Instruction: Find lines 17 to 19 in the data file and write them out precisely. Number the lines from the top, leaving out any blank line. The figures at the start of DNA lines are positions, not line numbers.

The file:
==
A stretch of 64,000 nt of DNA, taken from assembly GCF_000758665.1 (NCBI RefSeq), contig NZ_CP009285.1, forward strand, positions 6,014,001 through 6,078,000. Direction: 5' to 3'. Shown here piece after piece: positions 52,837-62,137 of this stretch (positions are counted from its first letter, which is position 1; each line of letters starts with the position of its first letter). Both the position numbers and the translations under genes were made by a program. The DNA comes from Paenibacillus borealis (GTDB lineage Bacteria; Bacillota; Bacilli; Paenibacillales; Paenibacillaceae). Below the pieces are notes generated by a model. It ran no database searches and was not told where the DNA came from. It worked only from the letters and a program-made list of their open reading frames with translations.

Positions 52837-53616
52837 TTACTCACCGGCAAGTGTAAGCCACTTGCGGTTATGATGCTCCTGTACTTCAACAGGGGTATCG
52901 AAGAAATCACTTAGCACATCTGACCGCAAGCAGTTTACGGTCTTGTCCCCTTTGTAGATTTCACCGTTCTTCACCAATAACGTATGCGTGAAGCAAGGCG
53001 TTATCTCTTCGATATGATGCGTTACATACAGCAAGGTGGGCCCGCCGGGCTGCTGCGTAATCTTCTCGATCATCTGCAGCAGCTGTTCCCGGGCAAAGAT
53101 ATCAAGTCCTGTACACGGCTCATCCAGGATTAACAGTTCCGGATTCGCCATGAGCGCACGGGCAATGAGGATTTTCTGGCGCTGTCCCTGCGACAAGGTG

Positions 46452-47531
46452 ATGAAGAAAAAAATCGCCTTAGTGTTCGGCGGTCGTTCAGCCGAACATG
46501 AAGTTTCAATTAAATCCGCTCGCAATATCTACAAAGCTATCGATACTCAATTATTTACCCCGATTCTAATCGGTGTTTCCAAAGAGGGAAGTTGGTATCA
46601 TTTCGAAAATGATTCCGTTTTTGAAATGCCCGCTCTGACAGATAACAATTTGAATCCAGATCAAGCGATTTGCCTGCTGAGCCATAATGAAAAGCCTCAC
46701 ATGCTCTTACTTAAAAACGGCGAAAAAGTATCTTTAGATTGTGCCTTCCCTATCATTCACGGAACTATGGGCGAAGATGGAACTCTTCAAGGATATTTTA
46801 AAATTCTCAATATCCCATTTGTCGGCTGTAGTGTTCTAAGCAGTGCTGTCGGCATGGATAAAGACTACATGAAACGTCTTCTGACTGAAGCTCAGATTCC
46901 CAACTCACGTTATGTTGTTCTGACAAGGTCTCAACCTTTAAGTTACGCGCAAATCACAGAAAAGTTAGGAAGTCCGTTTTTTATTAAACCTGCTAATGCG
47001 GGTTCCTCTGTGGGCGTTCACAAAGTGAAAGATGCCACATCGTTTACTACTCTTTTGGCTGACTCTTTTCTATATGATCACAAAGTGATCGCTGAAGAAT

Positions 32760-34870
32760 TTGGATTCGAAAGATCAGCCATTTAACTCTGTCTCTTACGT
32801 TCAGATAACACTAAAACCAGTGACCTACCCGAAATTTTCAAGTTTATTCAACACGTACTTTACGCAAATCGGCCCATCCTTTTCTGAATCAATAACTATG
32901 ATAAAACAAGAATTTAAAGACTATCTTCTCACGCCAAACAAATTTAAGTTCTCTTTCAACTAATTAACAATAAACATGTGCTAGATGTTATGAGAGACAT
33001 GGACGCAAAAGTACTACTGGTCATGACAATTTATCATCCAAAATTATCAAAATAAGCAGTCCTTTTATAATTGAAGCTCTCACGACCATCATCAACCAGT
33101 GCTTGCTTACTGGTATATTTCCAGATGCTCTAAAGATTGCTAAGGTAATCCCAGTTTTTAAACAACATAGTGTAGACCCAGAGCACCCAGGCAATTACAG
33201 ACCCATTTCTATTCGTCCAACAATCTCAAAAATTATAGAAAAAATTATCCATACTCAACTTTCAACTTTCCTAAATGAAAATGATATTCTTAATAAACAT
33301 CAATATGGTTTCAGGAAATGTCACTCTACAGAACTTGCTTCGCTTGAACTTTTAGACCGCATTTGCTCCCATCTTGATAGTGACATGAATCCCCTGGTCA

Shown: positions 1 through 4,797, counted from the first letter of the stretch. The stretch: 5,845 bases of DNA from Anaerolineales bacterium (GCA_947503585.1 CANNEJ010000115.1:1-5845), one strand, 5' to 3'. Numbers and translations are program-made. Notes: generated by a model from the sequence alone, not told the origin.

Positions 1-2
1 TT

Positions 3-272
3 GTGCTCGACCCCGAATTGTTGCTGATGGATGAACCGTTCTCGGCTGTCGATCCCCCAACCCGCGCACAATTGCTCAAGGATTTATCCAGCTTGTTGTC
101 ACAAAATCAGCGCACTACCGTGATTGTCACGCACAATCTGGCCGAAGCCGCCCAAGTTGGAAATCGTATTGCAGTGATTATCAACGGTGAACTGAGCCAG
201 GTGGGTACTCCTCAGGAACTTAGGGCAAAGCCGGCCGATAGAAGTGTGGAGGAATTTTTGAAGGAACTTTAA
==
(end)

32801 TCAGATAACACTAAAACCAGTGACCTACCCGAAATTTTCAAGTTTATTCAACACGTACTTTACGCAAATCGGCCCATCCTTTTCTGAATCAATAACTATG
32901 ATAAAACAAGAATTTAAAGACTATCTTCTCACGCCAAACAAATTTAAGTTCTCTTTCAACTAATTAACAATAAACATGTGCTAGATGTTATGAGAGACAT
33001 GGACGCAAAAGTACTACTGGTCATGACAATTTATCATCCAAAATTATCAAAATAAGCAGTCCTTTTATAATTGAAGCTCTCACGACCATCATCAACCAGT